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The Female Perspective: Erick Larsen and Too Many Clothes…A Story That Makes Me Go…Huh?

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There is some debate going on in the comic book world today about comments made by renowned artist Erik Larsen. Larsen went to Twitter recently to declare that he thinks that female superhero’s today are wearing “unflattering” or “bulky” costumes. Basically saying that he thinks they are wearing too many clothes.

Yes, you read that correctly. They wear TOO MANY clothes. Read on for Larsen’s comments.

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Mr. Larsen may be a great artist and comic creator, I won’t deny his legacy in that regard, but to go around spouting this type of contradictory nonsense is not only asinine but it is counter-productive to all that women in the comics industry (and beyond) are trying to achieve. Women in comics can wear clothes and still be powerful, attractive and strong. He complains that Spider-Woman and Batgirl are already covered so they don’t need more clothing. He also goes on to state that their costumes are cumbersome and unflattering. Let’s take a look, shall we?

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Hmmmm…I don’t know about you but I don’t see anything wrong with either costume. They are bad-ass and don’t seem to be interfering with the action. I refuse to discuss whether their costumes are “flattering” or not – that’s sexist insanity since we don’t discuss that when it comes to male superhero’s.

Also, Larsen manages to contradict himself pretty well. He complains that these aren’t real characters and shouldn’t be drawn that way and yet then goes on to list all the reasons their outfits would get in the way of their abilities. Huh? It’s a comic book and is therefore granted a certain amount of leeway but at the same time, we want the kids who read these books to realize that women (and men) should not be created in stereotypical ways. I don’t want my superhero’s to look like me but I also don’t hover under the delusion that real people without abilities can look this way. The fact is, I’m an adult and so many young kids don’t have the same life experience and knowledge that I do, they often grow up thinking that men and women can and should look this way and that if they don’t, they’re failures. There has to be a healthy dose of reality mixed in with the fantasy.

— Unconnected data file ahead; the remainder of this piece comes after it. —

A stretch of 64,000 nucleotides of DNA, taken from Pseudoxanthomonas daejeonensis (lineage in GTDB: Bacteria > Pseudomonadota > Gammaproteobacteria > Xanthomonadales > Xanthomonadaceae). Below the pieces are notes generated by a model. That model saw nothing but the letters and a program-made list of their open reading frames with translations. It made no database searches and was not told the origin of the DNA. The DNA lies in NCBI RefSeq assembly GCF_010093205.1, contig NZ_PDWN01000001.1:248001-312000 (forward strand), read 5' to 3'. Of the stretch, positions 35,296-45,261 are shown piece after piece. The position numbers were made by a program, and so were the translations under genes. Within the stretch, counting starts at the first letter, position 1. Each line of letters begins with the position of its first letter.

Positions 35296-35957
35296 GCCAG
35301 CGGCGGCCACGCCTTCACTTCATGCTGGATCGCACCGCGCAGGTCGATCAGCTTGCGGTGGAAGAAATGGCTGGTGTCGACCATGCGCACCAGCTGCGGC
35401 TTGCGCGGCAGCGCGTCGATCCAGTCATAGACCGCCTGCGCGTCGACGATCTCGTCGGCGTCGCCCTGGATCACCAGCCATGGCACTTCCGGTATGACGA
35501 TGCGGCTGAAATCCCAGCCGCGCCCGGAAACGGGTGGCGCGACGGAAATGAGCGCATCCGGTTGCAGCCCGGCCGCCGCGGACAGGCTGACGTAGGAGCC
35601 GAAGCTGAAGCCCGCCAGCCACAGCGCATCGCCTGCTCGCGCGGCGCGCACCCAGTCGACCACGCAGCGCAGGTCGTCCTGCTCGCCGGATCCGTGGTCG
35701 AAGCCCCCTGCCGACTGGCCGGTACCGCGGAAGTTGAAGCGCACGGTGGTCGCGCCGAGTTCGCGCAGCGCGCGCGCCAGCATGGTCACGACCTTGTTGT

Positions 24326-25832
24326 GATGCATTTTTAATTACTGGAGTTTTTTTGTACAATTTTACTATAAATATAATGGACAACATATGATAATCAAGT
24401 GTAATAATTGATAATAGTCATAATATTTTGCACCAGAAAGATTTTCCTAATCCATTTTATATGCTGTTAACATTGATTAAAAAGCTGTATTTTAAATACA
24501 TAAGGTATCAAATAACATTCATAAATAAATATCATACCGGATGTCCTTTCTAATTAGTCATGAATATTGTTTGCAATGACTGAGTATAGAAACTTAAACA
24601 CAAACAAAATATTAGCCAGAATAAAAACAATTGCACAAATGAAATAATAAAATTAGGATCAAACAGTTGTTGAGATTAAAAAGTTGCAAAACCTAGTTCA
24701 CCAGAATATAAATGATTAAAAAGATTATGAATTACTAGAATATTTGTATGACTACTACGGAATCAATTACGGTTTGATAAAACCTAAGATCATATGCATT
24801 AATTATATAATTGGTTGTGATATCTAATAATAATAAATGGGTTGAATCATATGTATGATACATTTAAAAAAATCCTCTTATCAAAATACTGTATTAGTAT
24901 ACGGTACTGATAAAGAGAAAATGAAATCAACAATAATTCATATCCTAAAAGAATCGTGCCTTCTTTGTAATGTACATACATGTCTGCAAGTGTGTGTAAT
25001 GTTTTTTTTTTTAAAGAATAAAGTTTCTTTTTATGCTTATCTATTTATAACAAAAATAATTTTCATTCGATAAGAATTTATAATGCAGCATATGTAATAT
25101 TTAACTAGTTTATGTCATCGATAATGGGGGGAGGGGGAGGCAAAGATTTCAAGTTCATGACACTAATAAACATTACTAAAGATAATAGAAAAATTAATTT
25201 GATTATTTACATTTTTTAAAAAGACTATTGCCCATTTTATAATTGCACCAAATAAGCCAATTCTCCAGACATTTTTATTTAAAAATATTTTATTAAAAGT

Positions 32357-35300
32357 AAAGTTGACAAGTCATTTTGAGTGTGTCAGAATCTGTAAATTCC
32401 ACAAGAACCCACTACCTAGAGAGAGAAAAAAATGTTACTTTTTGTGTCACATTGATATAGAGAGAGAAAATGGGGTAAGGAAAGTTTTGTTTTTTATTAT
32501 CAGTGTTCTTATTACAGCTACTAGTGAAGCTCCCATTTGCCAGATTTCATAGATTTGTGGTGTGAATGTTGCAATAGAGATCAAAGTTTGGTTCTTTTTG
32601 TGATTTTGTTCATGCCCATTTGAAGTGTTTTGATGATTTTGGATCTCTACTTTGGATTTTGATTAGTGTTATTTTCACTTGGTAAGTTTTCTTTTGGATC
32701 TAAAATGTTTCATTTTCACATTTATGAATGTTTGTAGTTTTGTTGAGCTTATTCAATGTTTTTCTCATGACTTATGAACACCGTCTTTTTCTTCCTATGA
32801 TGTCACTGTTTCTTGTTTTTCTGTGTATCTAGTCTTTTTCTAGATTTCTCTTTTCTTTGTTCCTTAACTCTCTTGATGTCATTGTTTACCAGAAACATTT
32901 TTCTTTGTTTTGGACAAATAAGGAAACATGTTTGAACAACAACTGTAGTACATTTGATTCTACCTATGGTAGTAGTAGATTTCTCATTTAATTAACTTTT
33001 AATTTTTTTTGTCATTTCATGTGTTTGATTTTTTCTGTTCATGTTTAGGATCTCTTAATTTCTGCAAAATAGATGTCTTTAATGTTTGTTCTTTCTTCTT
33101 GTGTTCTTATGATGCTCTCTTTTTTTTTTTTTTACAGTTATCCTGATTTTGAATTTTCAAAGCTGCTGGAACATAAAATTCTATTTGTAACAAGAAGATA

Finally, Larsen spends some time criticizing Ms. Marvel’s costume, now, while I haven’t read the Ms. Marvel comics, I am to understand that she is a teenager. To me, her costume seems appropriate for that age but what Mr. Larsen seems to want is for her to be half-naked. Seriously? I don’t care how amazing you are in your field but to complain that a teenage character is too covered up, even in a comic, is pushing things too far.

She's a TEENAGER Larsen. Get a grip.
She’s a TEENAGER Larsen. Get a grip.

It’s been said many times before and will most likely keep being said but the fact is, women in comics are drawn overly sexy. Plain and simple. It needs to change to encompass more diversity in body types, styles and personality. While the “big two” take small steps in that direction, there always seem to be people who speak out against creating women in more realistic (but still heroic) ways. There is nothing wrong with our super ladies being a bit more covered up, it doesn’t make them any less bad-ass.

Everyone is entitled to their opinion and I honor that for Larsen. I do not respect his thoughts and I do not agree with them. I think his thinking is the “old thinking” in the comics world and it needs to be eradicated. We need more thinkers who realize that both men and women in comics can be drawn with clothes on and as powerful, brave and heroic.

What do YOU think!?!? Does Larsen have a point or is he way off base? Tell me in the comments!

11 thoughts on “The Female Perspective: Erick Larsen and Too Many Clothes…A Story That Makes Me Go…Huh?